Can ESG be the Silver Bullet for the Agriculture sector?


Gladys Tan


4 min read

Agriculture is one of the world’s largest industries, providing daily sustenance and livelihoods for millions. However, there are growing concerns about agriculture’s contribution to climate change as the sector accounts for over 70% of freshwater use and 23% of greenhouse gas emissions.

Agri-businesses now face the challenge of how to sustain life for both the planet and people, with the global population expected to increase by 2 billion by 2050. This problem is even more pressing for Asia as the region has to feed half of the global population with only a quarter of the world’s agricultural land.

Given the increasing momentum of ESG (Environmental, Social, and Governance) investment, agriculture stakeholders in Asia are presented with a golden opportunity to revolutionize the current food system for a growing and hungry population.

Boosting the agriculture industry through blended financing

Investing in agriculture is often seen as risky. It is difficult for farmers to change long-standing farming practices, and so transitioning to more sustainable methods will require a lot of capacity building and technical assistance. This is especially true for smallholder farmers who dominate the food industry in Asia.

Arindom Datta, Executive Director and Head of Rural and Development Banking of Rabobank, a global leader in food and agriculture financing, believes that corporations and private investors must collaborate with farmers and grassroots agencies to harness the potential of agri-food projects. This collaborative approach of bringing together different pools of commercial and non-commercial capital along with support from local communities, is known as blended financing.

For example, the Singapore government was able to boost local food supply by offering de-risking grants to agri-businesses with novel technologies to reach commercialization. This aligns with Sustainable Development Goal 17: Partnerships for the Goals, where many different stakeholders in the public, private, and people sectors must come together in order to transform the global food system.

Harnessing technology to transform the food supply chain

Innovative technology can transform the way that food is being produced, processed, and consumed. John Friedman believes that “technology is the tool to unlock potential”. He is the Asia Director of AgFunder and GROW Accelerator, Southeast Asia’s leading agri-food tech accelerator, which supports developments such as seed genomics and alternative proteins – the new frontier of food.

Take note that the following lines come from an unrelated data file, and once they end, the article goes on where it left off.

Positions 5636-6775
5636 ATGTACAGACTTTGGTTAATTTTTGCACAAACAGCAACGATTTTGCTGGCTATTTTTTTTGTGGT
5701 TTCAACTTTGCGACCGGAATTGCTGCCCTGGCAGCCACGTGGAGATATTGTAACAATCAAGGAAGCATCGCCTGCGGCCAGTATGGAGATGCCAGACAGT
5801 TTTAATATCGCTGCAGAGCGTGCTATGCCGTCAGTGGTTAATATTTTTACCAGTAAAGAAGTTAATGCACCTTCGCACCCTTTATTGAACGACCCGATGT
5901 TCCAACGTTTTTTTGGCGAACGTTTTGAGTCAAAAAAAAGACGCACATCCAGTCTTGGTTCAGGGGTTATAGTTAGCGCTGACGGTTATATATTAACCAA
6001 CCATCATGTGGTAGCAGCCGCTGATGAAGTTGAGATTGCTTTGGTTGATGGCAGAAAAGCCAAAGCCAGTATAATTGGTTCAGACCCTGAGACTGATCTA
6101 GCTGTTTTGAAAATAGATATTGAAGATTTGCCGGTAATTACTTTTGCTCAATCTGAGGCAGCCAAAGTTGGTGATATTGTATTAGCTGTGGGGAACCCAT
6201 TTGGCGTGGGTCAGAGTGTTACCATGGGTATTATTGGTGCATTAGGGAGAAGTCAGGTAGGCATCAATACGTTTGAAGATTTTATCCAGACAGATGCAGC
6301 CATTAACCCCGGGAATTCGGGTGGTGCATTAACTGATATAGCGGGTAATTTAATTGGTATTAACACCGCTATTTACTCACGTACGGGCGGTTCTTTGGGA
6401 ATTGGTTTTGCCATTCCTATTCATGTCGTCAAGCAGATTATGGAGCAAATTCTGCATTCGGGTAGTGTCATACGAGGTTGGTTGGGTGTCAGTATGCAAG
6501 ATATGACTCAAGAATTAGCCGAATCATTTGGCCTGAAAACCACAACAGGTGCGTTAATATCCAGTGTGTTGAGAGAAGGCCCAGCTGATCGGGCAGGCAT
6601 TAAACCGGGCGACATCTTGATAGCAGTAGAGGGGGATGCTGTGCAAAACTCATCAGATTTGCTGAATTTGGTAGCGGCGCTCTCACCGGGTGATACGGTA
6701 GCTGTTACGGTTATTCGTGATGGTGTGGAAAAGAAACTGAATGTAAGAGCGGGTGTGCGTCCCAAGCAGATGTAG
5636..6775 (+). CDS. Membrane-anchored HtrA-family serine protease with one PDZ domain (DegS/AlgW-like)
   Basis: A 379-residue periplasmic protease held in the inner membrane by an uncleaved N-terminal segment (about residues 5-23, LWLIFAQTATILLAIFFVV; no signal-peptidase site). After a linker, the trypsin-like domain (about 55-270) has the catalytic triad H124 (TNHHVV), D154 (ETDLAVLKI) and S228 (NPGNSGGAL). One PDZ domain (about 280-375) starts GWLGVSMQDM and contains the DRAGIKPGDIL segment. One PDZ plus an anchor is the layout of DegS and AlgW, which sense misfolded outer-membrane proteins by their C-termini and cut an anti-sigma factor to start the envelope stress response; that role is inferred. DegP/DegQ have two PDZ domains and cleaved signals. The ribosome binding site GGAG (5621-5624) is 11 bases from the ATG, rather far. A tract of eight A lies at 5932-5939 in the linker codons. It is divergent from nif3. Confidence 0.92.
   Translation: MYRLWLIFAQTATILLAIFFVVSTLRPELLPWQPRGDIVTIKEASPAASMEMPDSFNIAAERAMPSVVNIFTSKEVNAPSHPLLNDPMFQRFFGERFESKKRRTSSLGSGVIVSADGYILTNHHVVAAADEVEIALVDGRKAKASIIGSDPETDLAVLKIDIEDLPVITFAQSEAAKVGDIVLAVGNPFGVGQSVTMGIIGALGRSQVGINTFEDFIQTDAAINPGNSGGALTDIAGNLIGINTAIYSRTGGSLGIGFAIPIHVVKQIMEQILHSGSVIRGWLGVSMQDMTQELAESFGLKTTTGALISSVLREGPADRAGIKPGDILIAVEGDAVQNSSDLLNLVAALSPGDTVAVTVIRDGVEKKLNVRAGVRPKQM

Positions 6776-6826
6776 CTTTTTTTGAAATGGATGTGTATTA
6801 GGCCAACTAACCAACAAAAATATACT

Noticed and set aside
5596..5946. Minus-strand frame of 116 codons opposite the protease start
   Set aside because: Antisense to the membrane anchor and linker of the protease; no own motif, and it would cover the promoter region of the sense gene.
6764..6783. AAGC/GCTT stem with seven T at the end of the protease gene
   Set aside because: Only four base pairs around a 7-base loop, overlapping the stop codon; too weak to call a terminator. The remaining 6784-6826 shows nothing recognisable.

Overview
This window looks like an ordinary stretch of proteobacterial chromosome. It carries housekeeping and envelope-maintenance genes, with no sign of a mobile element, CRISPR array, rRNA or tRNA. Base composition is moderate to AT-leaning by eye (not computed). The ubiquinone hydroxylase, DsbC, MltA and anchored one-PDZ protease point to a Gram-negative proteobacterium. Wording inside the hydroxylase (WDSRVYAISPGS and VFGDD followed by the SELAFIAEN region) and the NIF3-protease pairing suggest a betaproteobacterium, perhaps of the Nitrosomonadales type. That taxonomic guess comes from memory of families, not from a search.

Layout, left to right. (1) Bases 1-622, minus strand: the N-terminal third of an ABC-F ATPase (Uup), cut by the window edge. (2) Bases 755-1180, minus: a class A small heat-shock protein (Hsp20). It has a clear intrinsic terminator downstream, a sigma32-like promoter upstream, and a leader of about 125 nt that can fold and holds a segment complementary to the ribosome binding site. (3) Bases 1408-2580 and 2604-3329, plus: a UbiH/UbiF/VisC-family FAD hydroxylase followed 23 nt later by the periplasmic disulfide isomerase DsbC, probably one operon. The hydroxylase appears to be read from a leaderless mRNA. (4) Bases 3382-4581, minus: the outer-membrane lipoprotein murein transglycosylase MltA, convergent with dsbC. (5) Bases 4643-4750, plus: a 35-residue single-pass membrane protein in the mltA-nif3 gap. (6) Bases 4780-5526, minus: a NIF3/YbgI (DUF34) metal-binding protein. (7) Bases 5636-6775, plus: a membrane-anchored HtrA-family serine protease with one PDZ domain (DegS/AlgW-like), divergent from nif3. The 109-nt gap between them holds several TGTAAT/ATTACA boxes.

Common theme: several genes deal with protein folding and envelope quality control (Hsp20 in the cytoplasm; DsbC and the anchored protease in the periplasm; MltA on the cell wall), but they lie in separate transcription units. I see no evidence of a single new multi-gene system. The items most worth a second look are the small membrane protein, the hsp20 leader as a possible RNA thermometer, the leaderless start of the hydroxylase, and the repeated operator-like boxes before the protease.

As important as R&D is supply chain management, where new technologies have helped to improve tracking and traceability as well as reduce transaction costs across the food supply chain.

Cultivating sustainable agriculture using ESG-focused solutions

There has been a shift in capital across the spectrum of funders to adopt a more conscious allocation of funds through ESG investing. Investments in the agriculture sector have been increasing, with early-stage venture capital investments in agri-food tripling to $26 billion from 2015 to 2020.

However, Asia still lags behind the US and Europe in our ESG efforts. There is a need “to turn ESG from a fleeting trend to a tangible reality” as expressed by Ivy Wong, who is currently the Lead of Environment Pillar at Yayasan Hasanah. Yayasan Hasanah is an impact-based foundation that strives to create positive social and environmental change for Malaysia.

This sentiment is echoed by Sutedjo Halim, the Managing Director for Trading, Downstream and Sustainability at PT Triputra Agro Persada Group, a big player in Indonesia’s food commodity industry. With their mission “to feed the world”, the Group promotes that sustainability and ESG must be an inherent aspect of all agri-businesses.

Investment in sustainable and socially inclusive agriculture is not only a critical need but also an exciting endeavour for agriculture stakeholders to transform a sector with large commercialization potential for the Asian market.

This blog is adapted from the “Building sustainable agri-businesses in Asia through ESG-focused practices and solutions” webinar as part of the Sustainability Dialogues series, brought to you by the AVPN Climate Action Platform. This Platform aims to provide Asia-based businesses and financial organizations insights and practical guidance on what ESG means for them in the context of the current crisis and beyond. 


A. Environmental Stewardship
To protect the environment, we organize programmes like mangrove nursery and Reforestation, Coastal and River Clean-Up, Community Based Environmental Solid Waste Management, Environmental IEC Campaign and Eco-Academy

B. Food Security and Sustainable Livelihood
To ensure a sustainable livelihood for the community, eco-tourism include Buhatan River Cruise Visitor Center Buhatan River Mangrove Boardwalk are run by the community. Others include Organic Vegetable and Root crops Farming, Vegetable and Root crops Chips and by-products Processing and establishing a Zero waste store.

C. Empowered Communities
To empower the community, we provide product and Agri-Enterprise Development Training, Immersion and Learnings Exchange Program, Earth Warrior Training and Community Based Social Entrepreneurship Training


Gladys Tan

Freelance Writer

Gladys worked in various NGOs including UNDP, 100 Resilient Cities, and most recently, Temasek Foundation. She holds a Bachelor of Arts in Urban Studies with a minor in Environmental Studies from Yale-NUS College in Singapore.

Gladys’ interests are in sustainable development and social impact, as well as digital marketing. She loves travelling and has visited six continents but has recently become more of a homebody as a dog mum.

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